The Ladette is dead - long live the Noughty Girl!
A snapshot of the experiences, attitudes and aspirations of young, professional British women today
Report by Anjula Mutanda MA BAC AccC, on behalf of Tia Lusso, June 2002

Introducing the Noughty Girl

She can choose her lifestyle and her mates to suit her identity. What makes her tick?

Having looked at the social trends and changes in attitudes to self, men and family that are shaping young women's lives today, the next step was to discover what exactly makes our Noughty Girls tick.

A qualitative survey was conducted with focus groups of young women to explore their lives. The women, aged between 23 and 28, came from a wide range of backgrounds and were in a variety of jobs, from teachers and charity workers to writers and lawyers. All were asked to talk about their lives and what mattered to them.

Mates not mums

Psychologically, right from early childhood, friendships are vital. They help us to define who we are. It is a basic human need to belong to a group where we are accepted - the first real group being the family.

Moving away from our own families, to carve out our own independence, is a healthy and vital part of growing up, but this doesn't mean we stop relating in groups - instead, we search out our surrogate family. People who will care about us, have fun with us, and give us the honest to goodness truth about how we behaved the night before. The Noughty Girl is tuned in to the importance of this shared experience. She believes in the 'groupness'.

Some of the girls interviewed described what having a close community of friends meant to them.

, a 24 year-old writer said: "My mates and I have this thing called the Monday Night Club. The deal is this: if anyone is having a bad day or week, we all email each other and agree to meet up. It's good because it means we all see each other at least once a week, and it gets rid of the stress that we all have".

, a 23 year-old music journalist, also made the point about kinship and the need to share rituals usually conducted within a family, in a friendship group instead: "I would say I spend at least three nights a week with friends, usually more like four or five. Drinking wine, eating food and playing records at other people's houses happens a lot too."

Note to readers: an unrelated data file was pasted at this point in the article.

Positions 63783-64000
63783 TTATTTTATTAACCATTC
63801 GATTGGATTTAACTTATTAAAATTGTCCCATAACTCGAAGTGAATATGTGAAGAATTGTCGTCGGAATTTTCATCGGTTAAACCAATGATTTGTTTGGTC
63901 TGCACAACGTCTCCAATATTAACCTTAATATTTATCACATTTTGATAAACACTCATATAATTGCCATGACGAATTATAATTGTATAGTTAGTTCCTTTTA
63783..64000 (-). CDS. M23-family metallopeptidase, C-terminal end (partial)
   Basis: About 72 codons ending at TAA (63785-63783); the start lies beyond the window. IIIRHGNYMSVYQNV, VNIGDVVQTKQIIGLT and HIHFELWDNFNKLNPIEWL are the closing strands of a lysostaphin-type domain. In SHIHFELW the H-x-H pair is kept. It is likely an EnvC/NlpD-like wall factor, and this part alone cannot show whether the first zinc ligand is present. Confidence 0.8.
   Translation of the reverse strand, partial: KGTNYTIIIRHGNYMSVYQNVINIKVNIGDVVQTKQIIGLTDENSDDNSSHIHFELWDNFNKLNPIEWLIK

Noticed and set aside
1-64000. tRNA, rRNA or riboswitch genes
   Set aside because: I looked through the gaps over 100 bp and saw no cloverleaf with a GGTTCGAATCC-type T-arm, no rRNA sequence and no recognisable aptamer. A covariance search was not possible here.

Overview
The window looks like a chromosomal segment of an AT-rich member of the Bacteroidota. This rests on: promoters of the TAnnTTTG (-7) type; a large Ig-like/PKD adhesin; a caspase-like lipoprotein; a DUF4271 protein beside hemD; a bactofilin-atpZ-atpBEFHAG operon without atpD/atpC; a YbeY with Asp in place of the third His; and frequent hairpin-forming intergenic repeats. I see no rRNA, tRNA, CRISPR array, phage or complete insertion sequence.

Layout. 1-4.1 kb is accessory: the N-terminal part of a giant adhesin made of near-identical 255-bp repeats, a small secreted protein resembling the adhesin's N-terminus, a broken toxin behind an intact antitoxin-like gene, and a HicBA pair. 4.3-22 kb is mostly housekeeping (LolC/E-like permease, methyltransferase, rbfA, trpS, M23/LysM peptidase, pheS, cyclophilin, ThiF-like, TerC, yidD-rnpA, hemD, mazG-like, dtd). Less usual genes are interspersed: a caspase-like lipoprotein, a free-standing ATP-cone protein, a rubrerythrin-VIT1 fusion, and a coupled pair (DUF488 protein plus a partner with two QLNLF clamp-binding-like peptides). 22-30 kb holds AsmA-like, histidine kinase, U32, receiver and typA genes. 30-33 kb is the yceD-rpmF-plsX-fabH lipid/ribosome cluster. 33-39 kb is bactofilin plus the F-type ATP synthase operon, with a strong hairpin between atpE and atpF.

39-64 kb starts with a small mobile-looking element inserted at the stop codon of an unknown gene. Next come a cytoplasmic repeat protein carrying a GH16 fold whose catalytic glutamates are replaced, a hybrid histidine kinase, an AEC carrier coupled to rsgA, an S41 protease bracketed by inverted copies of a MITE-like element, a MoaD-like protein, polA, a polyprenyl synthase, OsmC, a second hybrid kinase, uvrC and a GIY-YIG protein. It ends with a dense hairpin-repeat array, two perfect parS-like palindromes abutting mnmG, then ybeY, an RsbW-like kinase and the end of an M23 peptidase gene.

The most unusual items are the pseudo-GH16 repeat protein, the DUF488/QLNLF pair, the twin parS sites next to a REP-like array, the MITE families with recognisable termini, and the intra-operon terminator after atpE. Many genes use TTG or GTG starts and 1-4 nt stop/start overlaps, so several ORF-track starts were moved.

, a 25 year-old teacher, added that going out four times a week was her norm, always with a mixed group of friends: "Going out to newly-opened bars is my gig; either someone's read about it or been there. So we all go to check it out. We tend to avoid old man's pubs and go to cocktail bars or painfully hip places".

Three things emerged as vital to her. Recognition: tell me you're like me. Affirmation: how am I doing? and Congratulation: you're doing great.

Chat Time

When asked what they talked to their friends about, Becky, a 26 year-old lawyer, said: "We try to avoid talking about work, because most people have had enough of it by the end of the day. Celebrity gossip, current affairs, friends and relationships. The difficulty of keeping up with different groups of friends. Money, up to a point - depressing and boring. Cultural things like Pop Idol and Big Brother. Latest movies. It's rare that there isn't a bloke involved in the conversation - we don't really have "only girls" talks because they conjure up images of Essex girls cackling over a bottle of Chardonnay".

Clare, a 25 year-old PA, said: "We talk about one another's relationships and work mainly. Other stuff includes music, fashion - I'm a mag junkie - haircuts, cinema. The fact that we feel none of us will ever be able to afford a house is becoming a popular topic. If I didn't include my male friends, I'd have lost 50% of my friendship group. They quite like a gossip and clothes too. In fact, they usually tell us girls what suits us and what doesn't - nothing sexual about it. I guess we flirt safely too! I wouldn't talk to the lads about bikini waxes though".

Sarah: "My friendship group is pretty evenly mixed. And my best mate is a guy. When we go out, we talk about relationships. In fact, it's better talking in a mixed group, because lads give you good advice".

Evelyn: "We talk about absolutely anything - mainly men and jobs. We kind of discuss the latest twists and turns of our love lives".


Between 1983 and 1998, the numbers of new mortgages being taken out by one person increased from around 25% to 39%. The greatest increase was in the proportion of mortgages taken out by women on their own, which doubled in that period (Department of the Environment, Transport and the Regions).

90% of the women interviewed were currently renting in mixed groups of men and women (and some included living with a current boyfriend), with a view to buying their own property eventually. Only 10% of the women had bought a property with a friend, rather than a partner, in order to afford their own space.

Evelyn: "I live in a shared house with a couple of guys. I don't know them that well, but apart from that, they are nice enough, although I don't socialise with them. I'd really like to live with my friends, but it isn't possible at the moment. Ideally, I'd like to live on my own".

Sarah: "I rent with my mates - three girls and one guy. Eventually, I'd love my own place, so I can really put my stamp on it".

Fiona, a 24 year-old recruitment consultant, said: "I don't mind renting at the mo, because it means I've got instant friends most of the time - maybe when I'm about 30, I'll live alone or something".